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Browse Prior Art Database

Fail-Over Method for Fast-Write SCSI Adapter

IP.com Disclosure Number: IPCOM000104843D
Original Publication Date: 1993-Jun-01
Included in the Prior Art Database: 2005-Mar-19
Document File: 2 page(s) / 54K

Publishing Venue

IBM

Related People

Tsao, GY: AUTHOR

Abstract

A method is proposed here to enable a good system to take over a failed system when both systems use the non-volatile storage (NVS) SCSI adapter. The adapters of these two systems and disks share a common SCSI bus, as depicted in the figure.

This text was extracted from an ASCII text file.
This is the abbreviated version, containing approximately 63% of the total text.

Fail-Over Method for Fast-Write SCSI Adapter

      A method is proposed here to enable a good system to take over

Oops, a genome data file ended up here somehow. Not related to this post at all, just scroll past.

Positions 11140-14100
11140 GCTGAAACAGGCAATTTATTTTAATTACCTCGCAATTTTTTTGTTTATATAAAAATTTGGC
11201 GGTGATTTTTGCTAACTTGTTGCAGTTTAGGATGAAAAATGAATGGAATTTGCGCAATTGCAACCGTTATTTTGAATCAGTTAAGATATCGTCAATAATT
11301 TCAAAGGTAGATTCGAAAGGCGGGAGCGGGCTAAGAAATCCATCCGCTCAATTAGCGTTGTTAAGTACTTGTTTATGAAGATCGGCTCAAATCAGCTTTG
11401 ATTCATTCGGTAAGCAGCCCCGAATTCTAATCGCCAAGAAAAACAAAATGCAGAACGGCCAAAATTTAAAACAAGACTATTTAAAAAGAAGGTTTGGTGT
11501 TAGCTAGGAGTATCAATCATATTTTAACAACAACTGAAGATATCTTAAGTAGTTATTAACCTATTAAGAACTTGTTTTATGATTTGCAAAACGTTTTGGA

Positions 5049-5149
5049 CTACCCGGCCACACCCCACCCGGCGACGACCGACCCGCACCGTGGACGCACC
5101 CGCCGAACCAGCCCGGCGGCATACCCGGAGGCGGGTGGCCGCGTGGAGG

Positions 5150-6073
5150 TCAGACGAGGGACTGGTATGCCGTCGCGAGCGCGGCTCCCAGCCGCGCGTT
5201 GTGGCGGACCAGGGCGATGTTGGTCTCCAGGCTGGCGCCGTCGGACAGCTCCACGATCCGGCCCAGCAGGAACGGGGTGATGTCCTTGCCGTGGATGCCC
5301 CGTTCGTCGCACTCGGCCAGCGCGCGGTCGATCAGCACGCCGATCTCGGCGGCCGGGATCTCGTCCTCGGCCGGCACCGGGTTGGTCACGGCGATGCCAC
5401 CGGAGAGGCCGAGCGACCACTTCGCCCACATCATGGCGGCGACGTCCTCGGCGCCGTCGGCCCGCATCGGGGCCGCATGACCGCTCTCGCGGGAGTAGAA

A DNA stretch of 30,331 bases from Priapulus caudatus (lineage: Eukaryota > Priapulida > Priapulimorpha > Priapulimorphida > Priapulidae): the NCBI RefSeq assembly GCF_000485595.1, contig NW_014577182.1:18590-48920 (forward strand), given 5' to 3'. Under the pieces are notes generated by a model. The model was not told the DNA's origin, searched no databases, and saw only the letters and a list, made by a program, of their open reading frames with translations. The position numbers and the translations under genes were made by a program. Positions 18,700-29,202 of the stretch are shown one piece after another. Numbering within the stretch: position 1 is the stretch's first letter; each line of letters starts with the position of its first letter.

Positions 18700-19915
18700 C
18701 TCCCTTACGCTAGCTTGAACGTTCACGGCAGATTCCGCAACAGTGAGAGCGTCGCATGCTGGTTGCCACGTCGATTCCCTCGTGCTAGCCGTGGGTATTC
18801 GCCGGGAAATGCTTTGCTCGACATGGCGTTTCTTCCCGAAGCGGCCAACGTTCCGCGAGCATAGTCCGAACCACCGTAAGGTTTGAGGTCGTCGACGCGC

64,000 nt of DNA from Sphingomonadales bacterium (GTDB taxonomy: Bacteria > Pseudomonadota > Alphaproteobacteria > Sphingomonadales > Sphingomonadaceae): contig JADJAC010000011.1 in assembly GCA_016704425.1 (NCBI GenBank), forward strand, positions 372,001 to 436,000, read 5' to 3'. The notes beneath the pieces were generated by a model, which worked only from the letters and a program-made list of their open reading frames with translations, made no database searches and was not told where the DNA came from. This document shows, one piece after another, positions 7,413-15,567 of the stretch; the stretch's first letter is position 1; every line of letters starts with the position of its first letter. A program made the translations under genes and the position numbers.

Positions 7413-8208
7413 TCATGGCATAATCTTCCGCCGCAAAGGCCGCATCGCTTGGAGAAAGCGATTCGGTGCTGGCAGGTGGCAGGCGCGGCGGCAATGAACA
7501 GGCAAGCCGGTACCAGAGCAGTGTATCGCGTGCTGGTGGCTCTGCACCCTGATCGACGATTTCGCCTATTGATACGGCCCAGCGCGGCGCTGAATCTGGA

a failed system when both systems use the non-volatile storage (NVS)
SCSI adapter.  The adapters of these two systems and disks share a
common SCSI bus, as depicted in the figure.

      A fast-write SCSI adapter uses NVS to speed up the service to
disk write requests.  The data of disk writes are stored in NVS first
and pushed to disks later.  When a system crashes, it is possible
that data left in the NVS adapter are not updated to the disk yet.
Thus, it is impossible to obtain the 'state' of failed system by just
reading the contents of a shared or twin-tailed disk alone from
another good system.  Therefore, it is difficult to support fail-over
for a NVS SCSI adapter.

      The proposal is to copy incoming 'write' data of adapter1 to
adapter2 by using SCSI peer-to-peer (also called target mode)
protocols.  The NVS adapter1 will not acknowledge the 'write' request
to the host1 until the data copy operation to adapter2 is
successfully performed.  The backup data in the adapter2 are never
pushed to the disk(s) in normal operation mode, i.e., both systems
are up and running.  To reduce the cost, the backup storage in
adapter2 can use low cost DRAM instead of expensive battery backed up
SRAM.  The amount of backup storage in adapter2 is equal to the
amount of NVS storage in adapter1 to ensure that adapter2's backup
storage can back up the data...